Literary Networks and Cultural Collaborations: From 19th Century to the Present Day

Birkbeck, University of London, Saturday 29th October 2016

Confirmed keynote speaker: Dr. Joanne Winning

Pierre Bourdieu’s work on an ‘expanded field of cultural production’ has done much to widen our understanding of the full range of cultural practitioners who ‘make’ a text, including publishers, patrons, reviewers, salonnieres as well as the writers themselves. The shift away from focusing on the work of the singular artist to a more collaborative understanding of cultural production has  also served a recuperative, often feminist agenda that has helped to bring the works of obscure or “lost” cultural practitioners to light. For example, Gillian Hanscombe and Virginia L. Smyers in Writing for Their Lives (1987) explore the ‘hidden network’ of women who formed an alternative cultural alliance to the well-documented Bloomsbury Group in the first half of the twentieth century.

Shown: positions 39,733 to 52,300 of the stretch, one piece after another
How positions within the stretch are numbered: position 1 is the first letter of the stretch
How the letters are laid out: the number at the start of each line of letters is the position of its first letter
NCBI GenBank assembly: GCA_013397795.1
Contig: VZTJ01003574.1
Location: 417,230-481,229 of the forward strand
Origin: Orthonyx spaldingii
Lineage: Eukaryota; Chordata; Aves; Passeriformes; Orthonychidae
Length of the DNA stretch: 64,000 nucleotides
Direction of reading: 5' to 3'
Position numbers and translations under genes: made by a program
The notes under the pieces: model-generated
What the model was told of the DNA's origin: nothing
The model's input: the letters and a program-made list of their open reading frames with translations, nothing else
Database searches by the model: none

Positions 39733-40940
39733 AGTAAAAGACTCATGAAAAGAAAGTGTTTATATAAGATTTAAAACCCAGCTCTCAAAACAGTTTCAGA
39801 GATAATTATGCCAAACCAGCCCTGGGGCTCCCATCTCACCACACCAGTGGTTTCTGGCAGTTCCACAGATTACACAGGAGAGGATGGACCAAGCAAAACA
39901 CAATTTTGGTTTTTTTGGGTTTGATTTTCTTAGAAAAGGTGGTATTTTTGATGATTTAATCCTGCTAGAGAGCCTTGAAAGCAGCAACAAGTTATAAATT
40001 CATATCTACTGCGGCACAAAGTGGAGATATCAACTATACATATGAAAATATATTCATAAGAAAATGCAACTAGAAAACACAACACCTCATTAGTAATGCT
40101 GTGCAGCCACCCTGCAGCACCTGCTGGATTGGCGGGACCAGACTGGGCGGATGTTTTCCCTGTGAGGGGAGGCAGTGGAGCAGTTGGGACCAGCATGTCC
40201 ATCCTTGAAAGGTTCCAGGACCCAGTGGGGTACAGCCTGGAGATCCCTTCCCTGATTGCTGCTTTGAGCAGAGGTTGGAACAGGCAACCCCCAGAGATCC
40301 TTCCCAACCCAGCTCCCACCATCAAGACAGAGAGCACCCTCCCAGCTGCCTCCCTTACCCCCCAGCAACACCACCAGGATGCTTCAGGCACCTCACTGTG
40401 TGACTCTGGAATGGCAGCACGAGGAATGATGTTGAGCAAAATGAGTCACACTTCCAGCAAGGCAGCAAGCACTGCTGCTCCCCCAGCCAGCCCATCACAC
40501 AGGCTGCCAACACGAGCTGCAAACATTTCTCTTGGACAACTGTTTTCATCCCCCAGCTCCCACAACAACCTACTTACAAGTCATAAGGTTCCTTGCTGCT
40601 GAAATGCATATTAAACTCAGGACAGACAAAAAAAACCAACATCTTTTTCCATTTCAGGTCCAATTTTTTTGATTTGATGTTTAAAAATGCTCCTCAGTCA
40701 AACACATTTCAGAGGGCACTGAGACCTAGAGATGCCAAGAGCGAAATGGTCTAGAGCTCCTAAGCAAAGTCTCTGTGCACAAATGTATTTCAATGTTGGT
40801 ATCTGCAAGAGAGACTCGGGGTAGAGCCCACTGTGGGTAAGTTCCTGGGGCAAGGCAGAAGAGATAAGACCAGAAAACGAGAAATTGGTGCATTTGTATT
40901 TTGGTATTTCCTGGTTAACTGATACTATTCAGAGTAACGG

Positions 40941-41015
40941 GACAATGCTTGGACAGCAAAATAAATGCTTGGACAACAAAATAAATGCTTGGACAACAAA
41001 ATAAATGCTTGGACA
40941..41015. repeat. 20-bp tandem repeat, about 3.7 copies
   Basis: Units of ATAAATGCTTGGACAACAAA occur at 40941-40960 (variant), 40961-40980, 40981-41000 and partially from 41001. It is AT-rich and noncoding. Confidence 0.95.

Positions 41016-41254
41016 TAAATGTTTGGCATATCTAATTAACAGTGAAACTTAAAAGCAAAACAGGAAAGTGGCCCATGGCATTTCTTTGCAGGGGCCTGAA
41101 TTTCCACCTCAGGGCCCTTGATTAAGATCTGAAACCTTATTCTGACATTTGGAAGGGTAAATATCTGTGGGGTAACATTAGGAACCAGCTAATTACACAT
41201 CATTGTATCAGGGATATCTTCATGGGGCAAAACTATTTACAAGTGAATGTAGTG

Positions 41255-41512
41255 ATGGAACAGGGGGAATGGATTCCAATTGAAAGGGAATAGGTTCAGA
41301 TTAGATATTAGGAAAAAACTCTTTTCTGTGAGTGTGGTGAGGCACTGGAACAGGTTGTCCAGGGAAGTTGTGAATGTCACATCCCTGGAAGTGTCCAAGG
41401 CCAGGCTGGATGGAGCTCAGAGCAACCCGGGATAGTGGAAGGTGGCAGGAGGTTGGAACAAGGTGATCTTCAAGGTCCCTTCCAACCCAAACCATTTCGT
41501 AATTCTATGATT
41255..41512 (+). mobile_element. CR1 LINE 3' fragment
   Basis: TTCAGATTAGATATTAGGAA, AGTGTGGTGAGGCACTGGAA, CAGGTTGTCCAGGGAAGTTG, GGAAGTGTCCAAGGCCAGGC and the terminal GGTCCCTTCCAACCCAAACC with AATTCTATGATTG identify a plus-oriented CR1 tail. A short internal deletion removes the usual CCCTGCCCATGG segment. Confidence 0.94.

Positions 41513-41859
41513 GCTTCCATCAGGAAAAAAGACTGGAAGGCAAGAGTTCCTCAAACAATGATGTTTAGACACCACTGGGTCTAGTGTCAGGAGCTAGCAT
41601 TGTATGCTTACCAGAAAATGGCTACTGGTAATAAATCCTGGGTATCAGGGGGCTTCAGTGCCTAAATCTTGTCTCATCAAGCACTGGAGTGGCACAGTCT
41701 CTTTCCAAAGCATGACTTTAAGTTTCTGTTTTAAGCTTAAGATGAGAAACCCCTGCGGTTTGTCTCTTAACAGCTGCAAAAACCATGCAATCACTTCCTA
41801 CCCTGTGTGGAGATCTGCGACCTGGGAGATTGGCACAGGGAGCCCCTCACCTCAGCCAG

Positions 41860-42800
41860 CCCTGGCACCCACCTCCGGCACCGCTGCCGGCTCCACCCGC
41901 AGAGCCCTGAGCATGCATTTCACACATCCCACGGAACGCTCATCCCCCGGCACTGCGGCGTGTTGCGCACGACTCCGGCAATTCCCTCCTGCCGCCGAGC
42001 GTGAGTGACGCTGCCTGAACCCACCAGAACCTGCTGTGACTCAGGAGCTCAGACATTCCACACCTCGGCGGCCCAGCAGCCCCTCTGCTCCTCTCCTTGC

Yet there remains more work to be done to fully understand and conceptualise the strategies, technologies and spaces that enable cultural and literary networks to operate. How can we map and make sense of these relationships and the enabling forces that brought them into being? How have these changed over time? After the intense ferment of activity, collaboration and mutual service and reciprocity that is known to have characterized modernist relationships in the early 20th century, how do networks of writers and other cultural figures operate in today’s digital, hyper-global, fast-paced world?

For this one-day conference at Birkbeck, we will hear from a range of speakers who seek to inspire new thinking about how we imagine, understand and position the network in relation to literature and other forms of cultural production. Papers will cover topics such as cross-cultural and transnational networks, the new role of cultural intermediaries in a digitally networked age, and what it means to think of a doll’s house as a ‘networked’ object.

Conference organisers: Leonie Shanks and Laura Cushing-Harries